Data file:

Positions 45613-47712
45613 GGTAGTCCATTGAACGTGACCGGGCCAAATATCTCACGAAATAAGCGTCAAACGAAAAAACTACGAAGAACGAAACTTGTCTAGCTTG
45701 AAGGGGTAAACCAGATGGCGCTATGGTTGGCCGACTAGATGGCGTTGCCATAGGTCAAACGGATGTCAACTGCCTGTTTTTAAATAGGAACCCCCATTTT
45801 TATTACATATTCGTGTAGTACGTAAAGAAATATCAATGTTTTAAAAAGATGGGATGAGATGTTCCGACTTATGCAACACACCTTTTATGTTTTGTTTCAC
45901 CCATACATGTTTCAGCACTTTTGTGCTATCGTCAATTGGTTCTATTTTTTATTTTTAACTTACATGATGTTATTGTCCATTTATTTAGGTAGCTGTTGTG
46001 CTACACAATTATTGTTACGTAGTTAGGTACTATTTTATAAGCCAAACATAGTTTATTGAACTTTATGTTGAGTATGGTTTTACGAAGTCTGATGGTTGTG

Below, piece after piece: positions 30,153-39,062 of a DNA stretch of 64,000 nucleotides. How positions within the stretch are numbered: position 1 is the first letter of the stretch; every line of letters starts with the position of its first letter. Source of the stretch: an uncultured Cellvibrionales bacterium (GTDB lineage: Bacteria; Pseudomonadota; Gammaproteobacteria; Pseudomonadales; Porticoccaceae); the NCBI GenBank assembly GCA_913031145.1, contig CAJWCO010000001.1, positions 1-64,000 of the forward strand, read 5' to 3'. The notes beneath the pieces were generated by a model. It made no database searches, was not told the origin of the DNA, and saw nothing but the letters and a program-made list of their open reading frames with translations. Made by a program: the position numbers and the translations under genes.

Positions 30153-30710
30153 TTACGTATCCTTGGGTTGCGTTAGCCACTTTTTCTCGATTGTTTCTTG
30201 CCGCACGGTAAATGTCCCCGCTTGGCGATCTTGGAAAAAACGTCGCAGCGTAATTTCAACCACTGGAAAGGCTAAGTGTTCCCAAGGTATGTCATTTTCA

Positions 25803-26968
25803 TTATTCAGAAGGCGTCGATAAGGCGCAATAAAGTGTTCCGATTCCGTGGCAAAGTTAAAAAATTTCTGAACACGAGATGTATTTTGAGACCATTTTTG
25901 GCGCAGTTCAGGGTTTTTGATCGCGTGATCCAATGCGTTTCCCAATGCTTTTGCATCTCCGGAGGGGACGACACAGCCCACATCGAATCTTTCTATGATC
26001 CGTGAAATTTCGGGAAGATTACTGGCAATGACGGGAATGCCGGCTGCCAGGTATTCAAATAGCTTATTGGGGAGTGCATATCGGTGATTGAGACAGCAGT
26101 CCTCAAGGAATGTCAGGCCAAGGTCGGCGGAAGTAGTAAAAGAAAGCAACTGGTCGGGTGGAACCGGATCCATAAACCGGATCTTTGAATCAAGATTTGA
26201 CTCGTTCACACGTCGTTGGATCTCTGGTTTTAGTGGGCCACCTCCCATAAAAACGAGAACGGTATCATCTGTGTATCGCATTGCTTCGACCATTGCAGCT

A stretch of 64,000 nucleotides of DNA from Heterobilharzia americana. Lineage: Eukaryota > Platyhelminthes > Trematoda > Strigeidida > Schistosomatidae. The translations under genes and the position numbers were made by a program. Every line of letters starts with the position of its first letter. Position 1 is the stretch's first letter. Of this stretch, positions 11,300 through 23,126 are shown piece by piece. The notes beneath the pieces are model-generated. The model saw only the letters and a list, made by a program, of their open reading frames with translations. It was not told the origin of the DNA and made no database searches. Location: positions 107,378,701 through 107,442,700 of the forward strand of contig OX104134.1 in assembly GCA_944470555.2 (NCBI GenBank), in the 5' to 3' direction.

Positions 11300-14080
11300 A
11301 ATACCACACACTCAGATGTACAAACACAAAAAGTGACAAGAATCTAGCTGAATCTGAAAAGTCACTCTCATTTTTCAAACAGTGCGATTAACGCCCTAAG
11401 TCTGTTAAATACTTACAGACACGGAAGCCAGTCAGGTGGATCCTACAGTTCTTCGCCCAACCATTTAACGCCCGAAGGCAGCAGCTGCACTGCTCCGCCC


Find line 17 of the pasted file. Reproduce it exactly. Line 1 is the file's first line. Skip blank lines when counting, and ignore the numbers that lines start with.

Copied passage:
A stretch of 64,000 nucleotides of DNA from Heterobilharzia americana. Lineage: Eukaryota > Platyhelminthes > Trematoda > Strigeidida > Schistosomatidae. The translations under genes and the position numbers were made by a program. Every line of letters starts with the position of its first letter. Position 1 is the stretch's first letter. Of this stretch, positions 11,300 through 23,126 are shown piece by piece. The notes beneath the pieces are model-generated. The model saw only the letters and a list, made by a program, of their open reading frames with translations. It was not told the origin of the DNA and made no database searches. Location: positions 107,378,701 through 107,442,700 of the forward strand of contig OX104134.1 in assembly GCA_944470555.2 (NCBI GenBank), in the 5' to 3' direction.